In short, I don’t think the chain is a bust, but I do believe this location is a misheard order away from becoming a food disaster. Staff are well meaning I believe, but incompetent when it comes to service. How much do fries cost Smashburger? Ten cents of potato, perhaps? How big a loss would it have been to have just comped my wife’s fries when they were found to be missing? The notion that you can do these kinds of things and please customers is exactly what’s missing at this Smashburger.

If I may be allowed an entirely politically incorrect notion, I’ll note that this store is just across the road from a Tilted Kilt. This class of restaurant, including the better known Hooters, are places where service is everything. Without waitresses that can serve and charm, there is no business model for these eateries. So, in a fantasy world where I would be king for a day, I’d fire the entire staff of this Smashburger and replace the manager with a Tilted Kilt bartender. Whether that person could run the restaurant, I do not know, but that person would have forgotten more about customer service than this staff currently displays.

Smashburger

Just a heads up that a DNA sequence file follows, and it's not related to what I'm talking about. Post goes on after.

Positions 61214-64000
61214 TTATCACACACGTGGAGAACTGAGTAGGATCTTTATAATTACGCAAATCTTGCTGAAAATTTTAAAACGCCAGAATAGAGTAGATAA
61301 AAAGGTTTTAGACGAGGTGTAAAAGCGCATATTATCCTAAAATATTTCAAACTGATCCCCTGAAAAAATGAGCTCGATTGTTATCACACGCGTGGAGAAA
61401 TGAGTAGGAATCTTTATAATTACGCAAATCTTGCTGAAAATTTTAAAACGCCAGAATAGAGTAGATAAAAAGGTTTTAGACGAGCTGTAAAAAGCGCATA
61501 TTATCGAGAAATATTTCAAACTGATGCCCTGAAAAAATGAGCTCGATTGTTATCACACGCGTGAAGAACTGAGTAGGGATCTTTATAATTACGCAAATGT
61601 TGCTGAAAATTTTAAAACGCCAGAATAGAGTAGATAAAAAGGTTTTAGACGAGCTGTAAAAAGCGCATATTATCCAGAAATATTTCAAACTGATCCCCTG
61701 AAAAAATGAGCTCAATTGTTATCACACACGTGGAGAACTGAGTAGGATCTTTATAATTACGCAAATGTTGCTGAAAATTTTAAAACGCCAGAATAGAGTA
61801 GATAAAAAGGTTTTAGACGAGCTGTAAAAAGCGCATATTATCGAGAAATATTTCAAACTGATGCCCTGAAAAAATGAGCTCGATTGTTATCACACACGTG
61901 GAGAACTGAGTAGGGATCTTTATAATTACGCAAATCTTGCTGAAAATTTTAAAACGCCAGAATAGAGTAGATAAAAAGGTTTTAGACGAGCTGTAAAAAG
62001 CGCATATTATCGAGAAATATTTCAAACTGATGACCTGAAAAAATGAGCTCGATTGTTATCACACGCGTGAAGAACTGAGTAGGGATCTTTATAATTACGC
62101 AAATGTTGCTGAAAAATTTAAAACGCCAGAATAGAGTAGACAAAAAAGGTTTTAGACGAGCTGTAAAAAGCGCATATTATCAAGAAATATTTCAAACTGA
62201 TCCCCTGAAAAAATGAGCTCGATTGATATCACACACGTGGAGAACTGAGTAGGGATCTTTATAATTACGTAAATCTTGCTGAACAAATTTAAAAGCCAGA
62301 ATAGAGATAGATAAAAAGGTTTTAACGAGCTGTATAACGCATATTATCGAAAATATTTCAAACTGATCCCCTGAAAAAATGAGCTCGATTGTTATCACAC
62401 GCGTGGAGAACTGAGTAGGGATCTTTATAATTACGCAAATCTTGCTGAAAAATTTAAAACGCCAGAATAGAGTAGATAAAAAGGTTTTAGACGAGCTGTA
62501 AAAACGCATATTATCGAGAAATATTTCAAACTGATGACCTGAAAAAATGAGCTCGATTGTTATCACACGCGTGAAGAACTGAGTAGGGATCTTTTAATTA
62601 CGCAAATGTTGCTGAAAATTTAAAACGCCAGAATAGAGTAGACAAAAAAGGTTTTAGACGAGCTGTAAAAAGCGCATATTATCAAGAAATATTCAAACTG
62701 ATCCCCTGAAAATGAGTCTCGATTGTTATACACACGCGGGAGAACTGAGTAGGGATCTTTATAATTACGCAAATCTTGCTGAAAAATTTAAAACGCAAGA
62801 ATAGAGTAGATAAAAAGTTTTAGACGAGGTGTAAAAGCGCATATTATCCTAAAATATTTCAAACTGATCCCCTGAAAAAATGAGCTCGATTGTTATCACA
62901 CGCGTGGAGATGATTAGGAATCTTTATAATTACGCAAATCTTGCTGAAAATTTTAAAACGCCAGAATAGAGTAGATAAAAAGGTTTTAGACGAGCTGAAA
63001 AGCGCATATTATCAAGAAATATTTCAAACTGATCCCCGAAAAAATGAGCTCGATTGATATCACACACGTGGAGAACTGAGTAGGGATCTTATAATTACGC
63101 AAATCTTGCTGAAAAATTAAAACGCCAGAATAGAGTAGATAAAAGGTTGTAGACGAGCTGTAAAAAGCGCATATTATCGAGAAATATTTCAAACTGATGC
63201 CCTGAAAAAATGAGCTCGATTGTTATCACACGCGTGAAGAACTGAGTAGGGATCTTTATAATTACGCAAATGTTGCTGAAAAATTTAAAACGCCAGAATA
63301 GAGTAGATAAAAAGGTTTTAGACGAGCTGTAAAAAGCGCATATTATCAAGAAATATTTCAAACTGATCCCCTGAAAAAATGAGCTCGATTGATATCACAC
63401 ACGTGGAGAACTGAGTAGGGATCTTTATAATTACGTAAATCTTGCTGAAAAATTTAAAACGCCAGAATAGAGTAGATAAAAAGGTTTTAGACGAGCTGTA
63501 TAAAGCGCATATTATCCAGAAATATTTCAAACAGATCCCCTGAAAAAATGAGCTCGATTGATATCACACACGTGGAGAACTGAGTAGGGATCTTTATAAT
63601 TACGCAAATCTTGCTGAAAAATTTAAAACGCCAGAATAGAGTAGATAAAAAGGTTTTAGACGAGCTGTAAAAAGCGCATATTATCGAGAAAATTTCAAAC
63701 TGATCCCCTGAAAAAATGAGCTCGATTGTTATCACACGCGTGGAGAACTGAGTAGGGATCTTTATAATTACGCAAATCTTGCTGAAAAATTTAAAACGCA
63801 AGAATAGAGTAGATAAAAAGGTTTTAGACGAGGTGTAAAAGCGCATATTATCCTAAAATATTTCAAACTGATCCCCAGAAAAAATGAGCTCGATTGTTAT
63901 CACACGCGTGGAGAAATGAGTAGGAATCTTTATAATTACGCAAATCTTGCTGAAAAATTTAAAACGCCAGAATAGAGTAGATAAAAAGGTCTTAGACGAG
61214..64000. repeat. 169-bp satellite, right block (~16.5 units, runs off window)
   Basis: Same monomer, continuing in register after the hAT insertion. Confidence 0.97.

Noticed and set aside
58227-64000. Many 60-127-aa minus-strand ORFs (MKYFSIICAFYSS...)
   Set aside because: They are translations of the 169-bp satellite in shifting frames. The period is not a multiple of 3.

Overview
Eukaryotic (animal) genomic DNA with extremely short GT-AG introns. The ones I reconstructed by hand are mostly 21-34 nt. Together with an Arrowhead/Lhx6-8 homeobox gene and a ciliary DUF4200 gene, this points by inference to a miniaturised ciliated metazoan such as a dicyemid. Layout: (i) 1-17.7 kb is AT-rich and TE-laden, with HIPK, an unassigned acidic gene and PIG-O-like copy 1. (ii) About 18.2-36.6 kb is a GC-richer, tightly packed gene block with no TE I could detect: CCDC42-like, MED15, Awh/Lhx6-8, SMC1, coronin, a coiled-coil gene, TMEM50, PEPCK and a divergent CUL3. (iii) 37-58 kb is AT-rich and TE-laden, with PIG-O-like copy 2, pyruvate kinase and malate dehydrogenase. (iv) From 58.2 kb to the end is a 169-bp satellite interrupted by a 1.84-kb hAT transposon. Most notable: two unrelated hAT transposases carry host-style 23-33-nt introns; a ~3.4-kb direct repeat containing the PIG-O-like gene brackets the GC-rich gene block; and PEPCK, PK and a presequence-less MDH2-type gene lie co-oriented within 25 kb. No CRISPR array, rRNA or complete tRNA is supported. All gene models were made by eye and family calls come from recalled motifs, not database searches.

9775 Medlock Bridge Road
Johns Creek GA 30097
(770) 497-6274

Smashburger on Urbanspoon

I have entirely biased feelings towards the chain “Sonic”. When I first arrived in the Atlanta area, I was staying in a weekly hotel on Cobb Parkway, about half way between the Marietta Diner and the Big Chicken. The closest restaurant to that hotel was a Sonic, and especially on days when I had little if any money, I was living on Sonic Jalapeno Double Cheeseburgers, onion rings, and a large fruit slush.

These days I live near Snellville, and the closest Sonic to my house is the one on 820 Oak Road, near the corner of Oak and Dogwood, just across the street from Danthai. A number of my daughter’s friends have worked at this one, on and off, and it tends to gather a teen aged crowd in the afternoons. These days, the Jalapeno Double Cheeseburger, as a menu item, is long gone. You can approximate it, though, by ordering a Double Cheeseburger, add japalenos.

Among other things, Sonic is serving a Chicago Dog these days.

Tater tots, one of a variety of sides offered.

It’s the rich variety of options that sets this restaurant apart. You have all kinds of side items, a crazy-quilt selection of drinks. It has a way of making customers feel like kids all over again.

Double Cheeseburger, add jalapenos. It’s been my Sonic staple for over 17 years.